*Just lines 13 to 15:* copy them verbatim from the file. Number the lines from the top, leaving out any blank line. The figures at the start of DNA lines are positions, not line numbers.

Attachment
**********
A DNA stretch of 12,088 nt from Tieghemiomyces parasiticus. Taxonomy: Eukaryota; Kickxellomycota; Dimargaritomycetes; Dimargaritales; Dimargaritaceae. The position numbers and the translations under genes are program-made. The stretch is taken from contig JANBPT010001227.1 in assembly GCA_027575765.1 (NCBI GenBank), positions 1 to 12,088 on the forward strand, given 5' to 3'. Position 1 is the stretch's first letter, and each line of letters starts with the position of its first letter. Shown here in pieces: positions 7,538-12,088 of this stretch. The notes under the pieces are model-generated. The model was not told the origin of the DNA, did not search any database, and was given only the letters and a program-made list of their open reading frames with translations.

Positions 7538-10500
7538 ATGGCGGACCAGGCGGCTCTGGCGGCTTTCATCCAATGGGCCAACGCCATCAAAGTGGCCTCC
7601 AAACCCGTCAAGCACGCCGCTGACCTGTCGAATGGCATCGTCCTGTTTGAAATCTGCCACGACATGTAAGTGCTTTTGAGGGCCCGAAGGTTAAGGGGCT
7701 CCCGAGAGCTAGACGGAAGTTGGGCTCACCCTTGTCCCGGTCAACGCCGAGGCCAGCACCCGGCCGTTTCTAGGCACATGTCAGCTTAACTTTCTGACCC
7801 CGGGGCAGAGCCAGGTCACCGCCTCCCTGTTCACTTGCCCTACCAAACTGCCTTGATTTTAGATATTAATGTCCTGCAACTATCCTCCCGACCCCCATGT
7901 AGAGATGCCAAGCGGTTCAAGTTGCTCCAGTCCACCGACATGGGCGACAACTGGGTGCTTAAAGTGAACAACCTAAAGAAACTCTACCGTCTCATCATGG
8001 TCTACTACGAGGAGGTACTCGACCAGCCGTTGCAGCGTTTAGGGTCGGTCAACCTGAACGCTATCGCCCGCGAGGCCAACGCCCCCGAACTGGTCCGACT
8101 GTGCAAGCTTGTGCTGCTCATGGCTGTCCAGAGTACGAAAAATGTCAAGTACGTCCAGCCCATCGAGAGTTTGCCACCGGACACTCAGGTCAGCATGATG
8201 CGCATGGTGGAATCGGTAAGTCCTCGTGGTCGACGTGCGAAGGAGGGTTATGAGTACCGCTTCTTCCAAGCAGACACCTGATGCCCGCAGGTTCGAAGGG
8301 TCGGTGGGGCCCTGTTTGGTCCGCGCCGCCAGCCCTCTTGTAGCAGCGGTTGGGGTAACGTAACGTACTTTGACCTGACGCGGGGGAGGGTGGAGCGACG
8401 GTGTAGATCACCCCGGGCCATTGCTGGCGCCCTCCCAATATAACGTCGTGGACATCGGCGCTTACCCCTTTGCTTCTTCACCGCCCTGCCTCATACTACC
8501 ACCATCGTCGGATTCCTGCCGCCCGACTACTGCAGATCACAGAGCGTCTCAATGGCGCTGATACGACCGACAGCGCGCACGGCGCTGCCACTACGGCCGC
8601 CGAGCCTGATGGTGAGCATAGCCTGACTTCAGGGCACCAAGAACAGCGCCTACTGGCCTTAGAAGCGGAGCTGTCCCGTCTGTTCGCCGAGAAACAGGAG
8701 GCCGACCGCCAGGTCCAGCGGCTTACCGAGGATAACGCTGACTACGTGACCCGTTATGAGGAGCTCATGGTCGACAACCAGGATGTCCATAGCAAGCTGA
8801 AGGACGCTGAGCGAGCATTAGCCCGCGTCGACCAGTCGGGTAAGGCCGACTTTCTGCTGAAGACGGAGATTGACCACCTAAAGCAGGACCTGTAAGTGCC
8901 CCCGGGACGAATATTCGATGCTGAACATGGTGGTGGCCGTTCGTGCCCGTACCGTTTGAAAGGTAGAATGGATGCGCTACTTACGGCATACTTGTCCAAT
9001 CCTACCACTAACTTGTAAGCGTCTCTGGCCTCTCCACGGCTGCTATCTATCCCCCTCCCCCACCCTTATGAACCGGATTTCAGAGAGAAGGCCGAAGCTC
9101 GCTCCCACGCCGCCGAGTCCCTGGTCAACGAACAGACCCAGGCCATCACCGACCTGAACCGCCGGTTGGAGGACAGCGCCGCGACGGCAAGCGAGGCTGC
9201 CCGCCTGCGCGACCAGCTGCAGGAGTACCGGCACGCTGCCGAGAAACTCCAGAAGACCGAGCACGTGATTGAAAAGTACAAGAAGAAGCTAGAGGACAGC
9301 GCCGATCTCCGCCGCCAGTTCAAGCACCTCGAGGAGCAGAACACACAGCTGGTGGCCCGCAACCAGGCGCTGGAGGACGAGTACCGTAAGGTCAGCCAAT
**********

8501 ACCATCGTCGGATTCCTGCCGCCCGACTACTGCAGATCACAGAGCGTCTCAATGGCGCTGATACGACCGACAGCGCGCACGGCGCTGCCACTACGGCCGC
8601 CGAGCCTGATGGTGAGCATAGCCTGACTTCAGGGCACCAAGAACAGCGCCTACTGGCCTTAGAAGCGGAGCTGTCCCGTCTGTTCGCCGAGAAACAGGAG
8701 GCCGACCGCCAGGTCCAGCGGCTTACCGAGGATAACGCTGACTACGTGACCCGTTATGAGGAGCTCATGGTCGACAACCAGGATGTCCATAGCAAGCTGA